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Tipsheet

Report: Rosenstein Is Staying Put For 'A Little While Longer'

AP Photo/Orlin Wagner

Deputy Attorney General Rod Rosenstein had planned to leave the DOJ by the middle of March. But, on Tuesday, sources revealed that he has reached an agreement with Attorney General William Barr to stay put "a little while longer."

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Rosenstein was the subject of a controversial New York Times report in September which revealed that the Deputy AG had suggested, in meetings with former FBI Deputy Director Andrew McCabe, secretly recording the president and invoking the 25th amendment to remove him from office. Rosenstein has denied the claims, but Sen. Lindsey Graham (R-SC) recently pledged that the Senate Judiciary Committee will investigate the allegation.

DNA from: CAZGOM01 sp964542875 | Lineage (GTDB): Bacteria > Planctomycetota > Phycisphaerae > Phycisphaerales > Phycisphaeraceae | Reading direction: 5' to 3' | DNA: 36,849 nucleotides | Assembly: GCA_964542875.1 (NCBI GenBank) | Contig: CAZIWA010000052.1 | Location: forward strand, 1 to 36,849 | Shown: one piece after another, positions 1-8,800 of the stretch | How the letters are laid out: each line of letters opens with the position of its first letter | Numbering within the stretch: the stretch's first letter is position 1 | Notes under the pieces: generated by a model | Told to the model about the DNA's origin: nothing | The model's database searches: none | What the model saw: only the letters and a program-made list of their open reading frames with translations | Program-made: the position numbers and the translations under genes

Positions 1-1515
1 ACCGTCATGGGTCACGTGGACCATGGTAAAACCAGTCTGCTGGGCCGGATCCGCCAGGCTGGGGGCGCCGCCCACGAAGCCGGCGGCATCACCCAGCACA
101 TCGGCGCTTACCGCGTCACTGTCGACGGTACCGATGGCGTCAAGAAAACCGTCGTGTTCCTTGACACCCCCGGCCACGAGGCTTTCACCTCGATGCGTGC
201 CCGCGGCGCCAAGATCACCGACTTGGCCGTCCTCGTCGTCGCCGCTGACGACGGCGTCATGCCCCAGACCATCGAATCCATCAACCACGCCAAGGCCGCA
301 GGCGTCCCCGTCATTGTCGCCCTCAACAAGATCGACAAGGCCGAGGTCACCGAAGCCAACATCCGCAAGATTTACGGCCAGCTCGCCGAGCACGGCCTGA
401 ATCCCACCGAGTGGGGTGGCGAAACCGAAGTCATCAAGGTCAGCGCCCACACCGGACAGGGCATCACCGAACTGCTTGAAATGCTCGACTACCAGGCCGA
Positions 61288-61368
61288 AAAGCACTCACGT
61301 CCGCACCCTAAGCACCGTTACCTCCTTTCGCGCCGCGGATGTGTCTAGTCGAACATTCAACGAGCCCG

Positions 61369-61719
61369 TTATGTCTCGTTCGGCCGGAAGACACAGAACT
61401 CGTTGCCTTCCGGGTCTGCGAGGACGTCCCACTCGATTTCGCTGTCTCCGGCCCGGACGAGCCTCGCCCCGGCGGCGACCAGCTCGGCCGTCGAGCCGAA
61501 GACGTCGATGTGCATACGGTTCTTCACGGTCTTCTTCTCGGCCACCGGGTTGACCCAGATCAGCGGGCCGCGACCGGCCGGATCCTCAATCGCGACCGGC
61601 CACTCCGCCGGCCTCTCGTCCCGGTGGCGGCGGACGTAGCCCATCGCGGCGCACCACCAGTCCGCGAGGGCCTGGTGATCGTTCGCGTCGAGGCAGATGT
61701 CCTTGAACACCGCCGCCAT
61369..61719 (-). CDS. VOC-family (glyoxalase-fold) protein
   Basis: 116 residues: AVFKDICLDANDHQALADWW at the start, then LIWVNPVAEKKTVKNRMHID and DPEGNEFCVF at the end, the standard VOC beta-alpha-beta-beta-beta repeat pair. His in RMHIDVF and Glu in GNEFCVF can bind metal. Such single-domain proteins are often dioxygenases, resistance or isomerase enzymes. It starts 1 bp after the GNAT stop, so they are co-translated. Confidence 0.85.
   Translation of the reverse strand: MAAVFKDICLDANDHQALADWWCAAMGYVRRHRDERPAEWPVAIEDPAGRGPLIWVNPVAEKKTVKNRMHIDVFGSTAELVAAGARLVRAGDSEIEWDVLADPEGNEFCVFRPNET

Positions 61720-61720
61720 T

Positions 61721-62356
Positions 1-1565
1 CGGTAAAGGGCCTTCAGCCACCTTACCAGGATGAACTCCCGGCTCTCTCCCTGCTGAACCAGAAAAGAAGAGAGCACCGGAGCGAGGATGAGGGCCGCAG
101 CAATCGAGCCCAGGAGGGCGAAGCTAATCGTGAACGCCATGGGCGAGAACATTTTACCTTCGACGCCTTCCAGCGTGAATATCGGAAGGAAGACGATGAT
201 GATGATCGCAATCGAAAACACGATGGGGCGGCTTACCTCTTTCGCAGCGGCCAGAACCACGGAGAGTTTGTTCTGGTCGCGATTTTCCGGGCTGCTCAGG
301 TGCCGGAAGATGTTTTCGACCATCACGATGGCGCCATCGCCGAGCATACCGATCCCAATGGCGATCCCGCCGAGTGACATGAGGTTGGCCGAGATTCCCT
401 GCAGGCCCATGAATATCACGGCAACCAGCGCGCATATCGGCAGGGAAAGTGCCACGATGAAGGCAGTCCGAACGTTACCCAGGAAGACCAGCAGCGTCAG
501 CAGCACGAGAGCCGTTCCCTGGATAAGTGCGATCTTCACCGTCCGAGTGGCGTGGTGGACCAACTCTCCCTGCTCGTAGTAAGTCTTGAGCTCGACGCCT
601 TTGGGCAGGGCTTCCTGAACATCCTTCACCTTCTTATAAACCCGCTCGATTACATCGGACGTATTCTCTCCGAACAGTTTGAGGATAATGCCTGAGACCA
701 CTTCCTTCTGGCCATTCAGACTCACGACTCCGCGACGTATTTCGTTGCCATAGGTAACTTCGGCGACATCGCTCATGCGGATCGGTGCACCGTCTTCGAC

"The Committee is deeply concerned with these discussions and whether they essentially indicate that two of the highest ranking law enforcement officials in the United States were discussing what amounts to a coup against the President," Graham wrote in a letter to Barr. "Accordingly, the Committee plans to conduct oversight into these discussions and related matters.”

Rosenstein had overseen special counsel Robert Mueller's Russia probe after Attorney General Jeff Sessions recused himself in March 2017. The probe is reportedly ending fairly soon.

Editor's Note: This post has been updated with additional information.

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